Growing support to abolish stamp duty for last-time buyers

Almost half of UK homeowners over the age of 55, the equivalent to 3.6 million people, would consider moving homes if stamp duty was abolished for ‘last-time buyers’, according to a nationwide study from Key.

The equity release adviser has found that 15% of over-55 homeowners in the UK said they would definitely consider moving if stamp duty was abolished for last-time buyers, and a further 30% said that not having to pay stamp duty would influence their decision.

Separate research among financial advisers found overwhelming support for scrapping the charge, with 77% saying they would back the move subject to terms and conditions.

CEO at Key, Will Hale, said: “While downsizing is an emotive issue, increasingly people are looking at how they find a suitable property to support their later life living needs. Whether it is adapting their current property or downsizing to something smaller and more convenience for family and services, all these choices have financial implications.

“Scrapping stamp duty for last-time buyers would mean that those people who want to move would have one less barrier to overcome, as due to the lack of suitable properties, finding something in the right location can be costly. Indeed, we find that increasingly customers are using equity release to raise additional capital to buy their dream retirement home.”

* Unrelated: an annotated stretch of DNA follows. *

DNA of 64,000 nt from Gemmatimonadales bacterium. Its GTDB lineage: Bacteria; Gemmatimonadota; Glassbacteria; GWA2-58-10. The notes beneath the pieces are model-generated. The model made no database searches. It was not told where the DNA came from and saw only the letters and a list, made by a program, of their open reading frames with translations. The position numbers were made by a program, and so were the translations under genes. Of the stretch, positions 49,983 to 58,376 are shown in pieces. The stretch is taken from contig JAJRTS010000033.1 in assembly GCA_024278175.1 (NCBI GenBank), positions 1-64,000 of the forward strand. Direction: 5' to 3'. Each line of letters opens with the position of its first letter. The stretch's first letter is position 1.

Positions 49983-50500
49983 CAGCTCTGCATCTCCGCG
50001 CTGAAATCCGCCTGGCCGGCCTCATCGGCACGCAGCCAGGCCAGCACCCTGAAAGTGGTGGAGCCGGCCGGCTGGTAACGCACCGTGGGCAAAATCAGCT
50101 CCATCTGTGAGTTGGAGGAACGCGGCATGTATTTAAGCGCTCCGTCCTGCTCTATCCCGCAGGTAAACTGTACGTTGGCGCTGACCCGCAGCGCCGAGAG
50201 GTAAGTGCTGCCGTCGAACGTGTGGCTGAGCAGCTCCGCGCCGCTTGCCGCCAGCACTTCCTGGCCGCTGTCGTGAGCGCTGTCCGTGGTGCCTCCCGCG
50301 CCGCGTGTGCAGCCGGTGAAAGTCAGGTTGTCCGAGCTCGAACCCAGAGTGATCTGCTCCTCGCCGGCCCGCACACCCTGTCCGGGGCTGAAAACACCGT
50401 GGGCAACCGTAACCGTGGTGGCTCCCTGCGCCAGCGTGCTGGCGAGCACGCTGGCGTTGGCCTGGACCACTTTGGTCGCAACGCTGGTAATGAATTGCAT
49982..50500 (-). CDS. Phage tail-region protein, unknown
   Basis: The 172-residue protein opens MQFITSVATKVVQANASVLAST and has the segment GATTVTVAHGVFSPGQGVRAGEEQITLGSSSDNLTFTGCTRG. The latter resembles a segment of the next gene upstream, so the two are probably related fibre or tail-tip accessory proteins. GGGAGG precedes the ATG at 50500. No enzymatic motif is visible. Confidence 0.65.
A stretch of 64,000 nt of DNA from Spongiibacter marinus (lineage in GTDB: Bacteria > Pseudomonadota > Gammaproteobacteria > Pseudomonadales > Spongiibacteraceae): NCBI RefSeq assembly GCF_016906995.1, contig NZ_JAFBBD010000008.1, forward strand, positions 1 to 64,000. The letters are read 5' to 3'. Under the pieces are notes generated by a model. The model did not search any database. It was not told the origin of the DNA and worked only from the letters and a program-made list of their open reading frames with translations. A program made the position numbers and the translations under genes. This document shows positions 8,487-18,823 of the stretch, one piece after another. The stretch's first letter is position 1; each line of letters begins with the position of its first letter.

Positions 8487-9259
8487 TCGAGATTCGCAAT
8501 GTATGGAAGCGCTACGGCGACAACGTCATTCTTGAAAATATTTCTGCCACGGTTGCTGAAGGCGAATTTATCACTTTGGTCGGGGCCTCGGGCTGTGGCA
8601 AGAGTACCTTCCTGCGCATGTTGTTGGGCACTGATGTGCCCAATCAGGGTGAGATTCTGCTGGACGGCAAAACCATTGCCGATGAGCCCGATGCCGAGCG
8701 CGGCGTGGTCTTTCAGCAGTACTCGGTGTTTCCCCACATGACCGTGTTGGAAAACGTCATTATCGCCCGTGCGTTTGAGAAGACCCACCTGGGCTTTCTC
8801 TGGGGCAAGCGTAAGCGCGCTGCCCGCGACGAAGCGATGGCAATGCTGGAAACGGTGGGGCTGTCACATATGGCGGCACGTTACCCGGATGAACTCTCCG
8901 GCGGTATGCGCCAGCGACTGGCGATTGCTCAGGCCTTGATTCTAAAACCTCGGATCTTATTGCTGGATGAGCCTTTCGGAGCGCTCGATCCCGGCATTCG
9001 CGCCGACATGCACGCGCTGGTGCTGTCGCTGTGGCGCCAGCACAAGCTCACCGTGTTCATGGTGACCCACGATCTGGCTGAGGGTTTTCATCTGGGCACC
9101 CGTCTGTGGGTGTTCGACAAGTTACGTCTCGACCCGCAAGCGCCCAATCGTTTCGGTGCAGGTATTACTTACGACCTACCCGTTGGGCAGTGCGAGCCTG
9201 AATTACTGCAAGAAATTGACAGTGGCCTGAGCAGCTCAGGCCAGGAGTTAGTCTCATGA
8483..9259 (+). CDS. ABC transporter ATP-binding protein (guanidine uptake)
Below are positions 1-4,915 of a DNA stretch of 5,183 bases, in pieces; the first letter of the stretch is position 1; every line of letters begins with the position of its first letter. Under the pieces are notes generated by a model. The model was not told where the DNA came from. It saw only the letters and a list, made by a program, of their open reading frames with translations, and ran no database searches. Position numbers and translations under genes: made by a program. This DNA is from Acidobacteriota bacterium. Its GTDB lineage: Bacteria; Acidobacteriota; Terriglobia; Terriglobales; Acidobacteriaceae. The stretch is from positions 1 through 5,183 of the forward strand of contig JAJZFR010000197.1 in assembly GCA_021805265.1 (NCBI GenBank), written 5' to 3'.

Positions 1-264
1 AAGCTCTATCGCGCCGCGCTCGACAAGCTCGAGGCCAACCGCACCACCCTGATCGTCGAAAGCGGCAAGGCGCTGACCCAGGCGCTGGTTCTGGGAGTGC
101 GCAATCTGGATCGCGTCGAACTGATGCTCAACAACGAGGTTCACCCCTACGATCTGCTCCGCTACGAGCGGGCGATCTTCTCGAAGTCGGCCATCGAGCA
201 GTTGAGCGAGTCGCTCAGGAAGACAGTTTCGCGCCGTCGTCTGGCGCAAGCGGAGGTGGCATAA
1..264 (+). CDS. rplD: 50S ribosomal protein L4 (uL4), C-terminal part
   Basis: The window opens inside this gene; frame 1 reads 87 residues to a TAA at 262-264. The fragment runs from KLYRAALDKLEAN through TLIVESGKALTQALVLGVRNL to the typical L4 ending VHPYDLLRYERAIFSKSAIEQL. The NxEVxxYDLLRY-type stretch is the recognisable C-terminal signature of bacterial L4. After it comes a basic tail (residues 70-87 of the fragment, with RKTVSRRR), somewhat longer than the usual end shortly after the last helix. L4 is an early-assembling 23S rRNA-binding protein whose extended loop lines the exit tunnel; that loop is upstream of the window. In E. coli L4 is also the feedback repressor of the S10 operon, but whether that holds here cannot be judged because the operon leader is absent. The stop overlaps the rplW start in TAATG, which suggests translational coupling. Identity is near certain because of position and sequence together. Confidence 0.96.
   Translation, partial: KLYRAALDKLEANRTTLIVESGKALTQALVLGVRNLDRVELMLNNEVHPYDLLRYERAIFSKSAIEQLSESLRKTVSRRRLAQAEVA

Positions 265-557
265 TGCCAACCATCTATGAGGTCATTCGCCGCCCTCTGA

In the 2018/19 tax year, stamp duty on residential transactions dropped by 10% to £8.37bn, with part of the decrease due to stamp duty relief for first-time buyers (FTBs) – around 218,900 FTBs benefitted from the change.

House owners buying again pay no stamp duty up to £125,000, but then pay 2% on the portion of the house price between £125,001 and £250,000. The charge rises to 5% on the sum up to £925,000, and then to 10% on prices up to £1.5m.

Key’s report, which comprises research asked to more than 1,000 homeowners over the age of 55, suggests that scrapping the stamp duty charge for any last-time buyers would encourage more homeowners to downsize.

Hale added: “For wider society, this move would arguably not only mean more families could move into larger homes appropriate to their needs and the property market would receive a boost, but it would ideally be cost neutral as the increased number of transactions should cover any deficit.”

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